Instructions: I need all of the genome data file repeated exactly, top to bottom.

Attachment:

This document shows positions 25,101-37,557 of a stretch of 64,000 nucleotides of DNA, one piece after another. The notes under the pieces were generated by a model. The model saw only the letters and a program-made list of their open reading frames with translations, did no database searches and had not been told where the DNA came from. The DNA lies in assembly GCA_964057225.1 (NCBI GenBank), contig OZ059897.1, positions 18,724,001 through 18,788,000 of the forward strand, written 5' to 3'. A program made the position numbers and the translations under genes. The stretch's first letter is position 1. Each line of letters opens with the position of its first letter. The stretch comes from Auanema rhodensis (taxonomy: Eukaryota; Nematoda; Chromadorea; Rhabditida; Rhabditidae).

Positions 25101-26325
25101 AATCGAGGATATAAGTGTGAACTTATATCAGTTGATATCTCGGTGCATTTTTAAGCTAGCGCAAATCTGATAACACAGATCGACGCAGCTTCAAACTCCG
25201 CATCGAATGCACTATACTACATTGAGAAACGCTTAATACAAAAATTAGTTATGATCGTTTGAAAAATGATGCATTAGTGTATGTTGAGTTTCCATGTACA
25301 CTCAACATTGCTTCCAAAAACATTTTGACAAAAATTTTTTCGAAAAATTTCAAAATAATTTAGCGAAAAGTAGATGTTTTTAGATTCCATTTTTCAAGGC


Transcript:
This document shows positions 25,101-37,557 of a stretch of 64,000 nucleotides of DNA, one piece after another. The notes under the pieces were generated by a model. The model saw only the letters and a program-made list of their open reading frames with translations, did no database searches and had not been told where the DNA came from. The DNA lies in assembly GCA_964057225.1 (NCBI GenBank), contig OZ059897.1, positions 18,724,001 through 18,788,000 of the forward strand, written 5' to 3'. A program made the position numbers and the translations under genes. The stretch's first letter is position 1. Each line of letters opens with the position of its first letter. The stretch comes from Auanema rhodensis (taxonomy: Eukaryota; Nematoda; Chromadorea; Rhabditida; Rhabditidae).

Positions 25101-26325
25101 AATCGAGGATATAAGTGTGAACTTATATCAGTTGATATCTCGGTGCATTTTTAAGCTAGCGCAAATCTGATAACACAGATCGACGCAGCTTCAAACTCCG
25201 CATCGAATGCACTATACTACATTGAGAAACGCTTAATACAAAAATTAGTTATGATCGTTTGAAAAATGATGCATTAGTGTATGTTGAGTTTCCATGTACA
25301 CTCAACATTGCTTCCAAAAACATTTTGACAAAAATTTTTTCGAAAAATTTCAAAATAATTTAGCGAAAAGTAGATGTTTTTAGATTCCATTTTTCAAGGC